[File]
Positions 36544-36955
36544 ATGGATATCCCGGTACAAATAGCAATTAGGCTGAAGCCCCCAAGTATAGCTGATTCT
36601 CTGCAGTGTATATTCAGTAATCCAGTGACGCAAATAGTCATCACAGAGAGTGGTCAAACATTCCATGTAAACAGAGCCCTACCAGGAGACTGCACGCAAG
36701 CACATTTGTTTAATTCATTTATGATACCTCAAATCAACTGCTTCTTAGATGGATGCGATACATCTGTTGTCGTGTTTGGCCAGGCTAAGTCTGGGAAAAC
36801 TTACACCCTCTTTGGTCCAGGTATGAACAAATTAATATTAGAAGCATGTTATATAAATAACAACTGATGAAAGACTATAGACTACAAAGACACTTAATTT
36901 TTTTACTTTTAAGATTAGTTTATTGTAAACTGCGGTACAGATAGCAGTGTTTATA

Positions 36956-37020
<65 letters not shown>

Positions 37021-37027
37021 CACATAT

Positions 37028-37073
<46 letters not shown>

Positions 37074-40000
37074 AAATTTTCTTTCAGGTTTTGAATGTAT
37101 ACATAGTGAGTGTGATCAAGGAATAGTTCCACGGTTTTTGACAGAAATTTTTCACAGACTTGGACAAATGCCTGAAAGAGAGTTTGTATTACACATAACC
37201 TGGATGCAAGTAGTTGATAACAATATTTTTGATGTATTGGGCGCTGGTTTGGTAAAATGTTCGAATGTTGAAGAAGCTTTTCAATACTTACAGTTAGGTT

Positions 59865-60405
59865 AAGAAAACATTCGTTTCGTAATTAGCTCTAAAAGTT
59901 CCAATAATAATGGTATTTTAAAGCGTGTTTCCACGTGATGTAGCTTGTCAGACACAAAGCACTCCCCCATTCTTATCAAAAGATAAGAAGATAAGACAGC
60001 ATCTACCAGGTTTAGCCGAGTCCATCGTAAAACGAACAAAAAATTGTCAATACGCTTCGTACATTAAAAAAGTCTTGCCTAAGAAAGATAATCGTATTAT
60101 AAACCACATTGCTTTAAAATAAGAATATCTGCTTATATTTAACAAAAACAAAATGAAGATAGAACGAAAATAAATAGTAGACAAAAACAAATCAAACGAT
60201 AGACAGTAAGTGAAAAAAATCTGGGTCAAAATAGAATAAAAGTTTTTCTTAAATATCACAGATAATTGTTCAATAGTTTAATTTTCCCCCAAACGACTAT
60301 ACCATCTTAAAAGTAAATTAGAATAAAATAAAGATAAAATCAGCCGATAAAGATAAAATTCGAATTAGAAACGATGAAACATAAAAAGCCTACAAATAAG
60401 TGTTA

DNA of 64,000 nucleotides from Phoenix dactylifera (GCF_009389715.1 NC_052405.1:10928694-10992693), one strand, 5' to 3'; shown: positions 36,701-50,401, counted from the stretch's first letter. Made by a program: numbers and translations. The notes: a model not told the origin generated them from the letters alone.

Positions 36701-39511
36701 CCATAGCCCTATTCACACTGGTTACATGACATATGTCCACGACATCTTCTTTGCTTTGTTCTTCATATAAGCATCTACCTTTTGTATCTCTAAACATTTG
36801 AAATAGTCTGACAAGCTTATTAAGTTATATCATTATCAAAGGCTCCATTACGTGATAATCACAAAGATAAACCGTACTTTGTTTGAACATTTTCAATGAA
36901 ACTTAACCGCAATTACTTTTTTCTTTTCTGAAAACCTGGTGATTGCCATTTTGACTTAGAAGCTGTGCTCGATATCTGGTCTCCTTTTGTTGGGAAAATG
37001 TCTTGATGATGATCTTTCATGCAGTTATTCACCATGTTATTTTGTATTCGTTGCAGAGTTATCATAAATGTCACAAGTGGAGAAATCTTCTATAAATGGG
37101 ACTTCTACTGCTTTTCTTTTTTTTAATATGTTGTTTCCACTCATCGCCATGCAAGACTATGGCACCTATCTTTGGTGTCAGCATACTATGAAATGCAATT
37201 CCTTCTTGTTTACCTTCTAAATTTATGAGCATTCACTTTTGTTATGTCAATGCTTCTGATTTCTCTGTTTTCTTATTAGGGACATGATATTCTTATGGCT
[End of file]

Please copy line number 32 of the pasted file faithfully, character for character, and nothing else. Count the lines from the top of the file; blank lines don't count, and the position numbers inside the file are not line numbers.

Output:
37201 CCTTCTTGTTTACCTTCTAAATTTATGAGCATTCACTTTTGTTATGTCAATGCTTCTGATTTCTCTGTTTTCTTATTAGGGACATGATATTCTTATGGCT